Lent 2020 | Day 2: “Wilderness”

The focus of today is the idea of wilderness.

Whenever I hear this word, I am always reminded of the journey that the people of Israel took after the exodus into the wilderness. They were on their way to the promised land. And in the middle of that journey, they would find themselves face to face with their God, who would proclaim His Word and His truth to them, and give them instruction for how they should live and exist one with another.

What is difficult about the wilderness is not that it can be harsh, or even that it will test you. What makes the wilderness difficult is that we have a hard time accepting its purpose. The purpose of the wilderness is to break us from the patterns that we haveĀ previously developed.

One of the great examples of this is when the people of Israel went to Moses and they complained that it would have been better for them to stay in Egypt, in slavery and captivity, than to die out in the wilderness. But God had to break them of the patterns that they had developed over 400 years of indentured servitude. God had to break them of the identity that they had developed in the time that they have spent as slaves, and as servants, to unkind and unjust masters.

The truth of the matter is that the wilderness is not supposed to be easy. It’s not supposed to be something that we enjoy. The wilderness is the place where the things that we have accepted, that are wrong, are exposed. And the way that God works his miracle in us is to reveal to us that we can survive, that we can make it, that we are not alone, that he is with us.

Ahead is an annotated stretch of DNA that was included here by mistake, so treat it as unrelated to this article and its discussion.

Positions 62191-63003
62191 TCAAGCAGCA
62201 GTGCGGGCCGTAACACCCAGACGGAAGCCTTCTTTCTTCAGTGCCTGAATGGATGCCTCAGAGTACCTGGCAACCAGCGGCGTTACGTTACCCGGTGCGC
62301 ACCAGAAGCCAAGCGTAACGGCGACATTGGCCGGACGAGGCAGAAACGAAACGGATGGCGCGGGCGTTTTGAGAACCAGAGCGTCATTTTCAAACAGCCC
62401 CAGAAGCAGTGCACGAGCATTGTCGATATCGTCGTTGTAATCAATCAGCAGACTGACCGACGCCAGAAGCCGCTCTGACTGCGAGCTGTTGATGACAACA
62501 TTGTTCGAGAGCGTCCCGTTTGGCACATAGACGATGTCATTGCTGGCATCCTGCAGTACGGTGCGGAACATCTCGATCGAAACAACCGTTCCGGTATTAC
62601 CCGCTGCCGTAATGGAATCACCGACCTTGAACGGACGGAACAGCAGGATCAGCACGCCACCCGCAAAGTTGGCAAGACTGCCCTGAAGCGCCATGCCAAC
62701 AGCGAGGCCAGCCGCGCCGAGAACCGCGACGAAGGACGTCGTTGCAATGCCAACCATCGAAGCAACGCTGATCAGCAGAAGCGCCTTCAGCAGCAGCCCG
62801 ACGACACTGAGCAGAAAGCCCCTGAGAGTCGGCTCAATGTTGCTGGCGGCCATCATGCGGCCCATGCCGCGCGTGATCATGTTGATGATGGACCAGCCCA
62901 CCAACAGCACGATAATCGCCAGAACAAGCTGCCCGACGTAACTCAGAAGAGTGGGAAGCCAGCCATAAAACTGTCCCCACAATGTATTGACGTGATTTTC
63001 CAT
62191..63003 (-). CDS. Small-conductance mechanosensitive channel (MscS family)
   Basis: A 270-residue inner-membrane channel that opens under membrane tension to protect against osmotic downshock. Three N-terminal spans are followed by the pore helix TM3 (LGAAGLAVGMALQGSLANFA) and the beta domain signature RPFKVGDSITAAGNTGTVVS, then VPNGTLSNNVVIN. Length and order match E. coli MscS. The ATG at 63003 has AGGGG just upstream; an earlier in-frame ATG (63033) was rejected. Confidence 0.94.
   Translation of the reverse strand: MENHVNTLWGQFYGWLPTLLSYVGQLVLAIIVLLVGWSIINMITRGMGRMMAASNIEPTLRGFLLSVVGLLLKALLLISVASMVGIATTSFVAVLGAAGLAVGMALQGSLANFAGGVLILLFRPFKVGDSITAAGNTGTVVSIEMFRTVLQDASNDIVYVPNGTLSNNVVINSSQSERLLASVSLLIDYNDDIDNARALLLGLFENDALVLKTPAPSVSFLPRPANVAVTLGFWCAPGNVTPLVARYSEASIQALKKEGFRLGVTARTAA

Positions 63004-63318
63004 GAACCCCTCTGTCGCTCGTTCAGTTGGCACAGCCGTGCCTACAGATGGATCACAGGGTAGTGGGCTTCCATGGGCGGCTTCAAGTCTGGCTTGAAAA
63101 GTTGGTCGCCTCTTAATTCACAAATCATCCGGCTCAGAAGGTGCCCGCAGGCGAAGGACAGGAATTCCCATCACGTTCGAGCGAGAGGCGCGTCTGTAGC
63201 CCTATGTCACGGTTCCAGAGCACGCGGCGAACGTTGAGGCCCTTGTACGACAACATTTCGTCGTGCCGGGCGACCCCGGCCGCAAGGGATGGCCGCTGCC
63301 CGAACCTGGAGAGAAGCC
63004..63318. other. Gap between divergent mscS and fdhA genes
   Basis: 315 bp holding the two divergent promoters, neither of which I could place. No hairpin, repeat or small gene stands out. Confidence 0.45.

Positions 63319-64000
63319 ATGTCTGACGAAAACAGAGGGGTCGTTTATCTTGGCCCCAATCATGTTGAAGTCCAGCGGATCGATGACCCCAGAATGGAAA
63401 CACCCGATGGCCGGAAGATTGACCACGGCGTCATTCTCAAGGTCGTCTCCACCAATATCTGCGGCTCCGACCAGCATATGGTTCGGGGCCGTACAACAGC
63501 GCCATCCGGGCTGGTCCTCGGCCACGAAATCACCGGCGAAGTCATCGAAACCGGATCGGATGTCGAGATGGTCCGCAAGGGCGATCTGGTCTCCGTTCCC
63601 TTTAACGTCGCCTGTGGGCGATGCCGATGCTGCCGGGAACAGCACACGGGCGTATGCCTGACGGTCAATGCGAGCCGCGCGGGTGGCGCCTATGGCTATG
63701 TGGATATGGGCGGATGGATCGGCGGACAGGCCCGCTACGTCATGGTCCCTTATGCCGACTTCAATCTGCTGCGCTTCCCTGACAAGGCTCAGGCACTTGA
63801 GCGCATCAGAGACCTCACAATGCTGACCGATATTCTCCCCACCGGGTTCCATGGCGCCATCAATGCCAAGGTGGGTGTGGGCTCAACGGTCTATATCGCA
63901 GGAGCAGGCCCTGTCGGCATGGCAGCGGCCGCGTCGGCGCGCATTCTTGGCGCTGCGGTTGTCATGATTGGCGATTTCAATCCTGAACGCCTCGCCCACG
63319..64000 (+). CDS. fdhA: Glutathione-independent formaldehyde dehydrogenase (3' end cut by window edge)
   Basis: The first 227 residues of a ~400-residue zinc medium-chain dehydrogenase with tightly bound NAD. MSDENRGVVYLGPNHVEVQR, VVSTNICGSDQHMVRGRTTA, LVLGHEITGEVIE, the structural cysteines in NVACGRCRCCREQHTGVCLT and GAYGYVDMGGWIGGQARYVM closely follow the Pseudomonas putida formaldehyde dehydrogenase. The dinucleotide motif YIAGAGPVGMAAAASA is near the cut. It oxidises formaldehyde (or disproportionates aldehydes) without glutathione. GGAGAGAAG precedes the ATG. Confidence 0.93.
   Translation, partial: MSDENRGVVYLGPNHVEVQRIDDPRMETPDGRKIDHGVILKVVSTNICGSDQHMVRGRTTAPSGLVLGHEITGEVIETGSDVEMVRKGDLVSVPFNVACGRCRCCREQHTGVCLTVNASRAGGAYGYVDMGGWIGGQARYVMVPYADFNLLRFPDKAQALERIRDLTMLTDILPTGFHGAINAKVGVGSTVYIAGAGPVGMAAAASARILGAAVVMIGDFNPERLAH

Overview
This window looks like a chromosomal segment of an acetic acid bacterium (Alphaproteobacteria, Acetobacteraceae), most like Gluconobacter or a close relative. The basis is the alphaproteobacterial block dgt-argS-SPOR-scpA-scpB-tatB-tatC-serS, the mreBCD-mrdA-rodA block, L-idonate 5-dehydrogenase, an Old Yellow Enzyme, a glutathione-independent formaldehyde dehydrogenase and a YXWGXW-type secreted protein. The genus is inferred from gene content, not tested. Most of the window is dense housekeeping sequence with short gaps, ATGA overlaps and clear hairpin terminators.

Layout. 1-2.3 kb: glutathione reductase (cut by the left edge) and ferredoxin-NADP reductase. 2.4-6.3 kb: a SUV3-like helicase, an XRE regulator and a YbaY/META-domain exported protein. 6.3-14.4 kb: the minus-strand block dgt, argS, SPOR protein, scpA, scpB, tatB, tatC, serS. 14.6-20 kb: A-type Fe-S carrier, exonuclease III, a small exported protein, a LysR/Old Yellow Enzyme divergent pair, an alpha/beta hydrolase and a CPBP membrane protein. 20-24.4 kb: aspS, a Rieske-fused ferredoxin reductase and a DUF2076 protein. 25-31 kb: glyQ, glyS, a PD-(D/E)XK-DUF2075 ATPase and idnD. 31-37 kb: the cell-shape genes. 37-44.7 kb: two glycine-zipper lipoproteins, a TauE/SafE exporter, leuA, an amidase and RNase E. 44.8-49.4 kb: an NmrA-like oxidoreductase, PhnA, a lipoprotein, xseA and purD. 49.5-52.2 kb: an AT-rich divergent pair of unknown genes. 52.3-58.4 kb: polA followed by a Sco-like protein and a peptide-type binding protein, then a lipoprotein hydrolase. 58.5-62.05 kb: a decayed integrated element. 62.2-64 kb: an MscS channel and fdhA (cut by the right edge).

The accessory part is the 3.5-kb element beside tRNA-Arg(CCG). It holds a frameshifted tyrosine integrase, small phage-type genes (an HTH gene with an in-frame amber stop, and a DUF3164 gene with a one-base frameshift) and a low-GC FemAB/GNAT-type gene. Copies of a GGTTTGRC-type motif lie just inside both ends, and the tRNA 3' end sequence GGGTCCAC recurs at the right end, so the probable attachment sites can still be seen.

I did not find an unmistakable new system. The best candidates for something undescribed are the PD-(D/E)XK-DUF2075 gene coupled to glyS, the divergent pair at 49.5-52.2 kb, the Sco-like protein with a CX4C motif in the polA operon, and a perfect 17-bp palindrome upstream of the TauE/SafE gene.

God wants to show us that if we would submit to being his people, he has promised to be our God. That when we are in the place of our greatest need, he will provide his greatest supply.

This is the power of the wilderness, it exposes that which is wrong in us, and that which we have accepted and must now reject. The wilderness sheds light on all those areas of our lives that are not who we truly are. And it takes us to that moment where we can trust, truly trust, maybe even for the first time, that the God who has saved us, who has delivered us, has brought us into the wilderness for this very reason: that we might come face to face with who we thought we were, and actually discover who we are supposed to be in him.

I hope that you will continue to follow along in this season of Lent as we prepare ourselves to celebrate the resurrection of our Lord and Savior, Jesus Christ.

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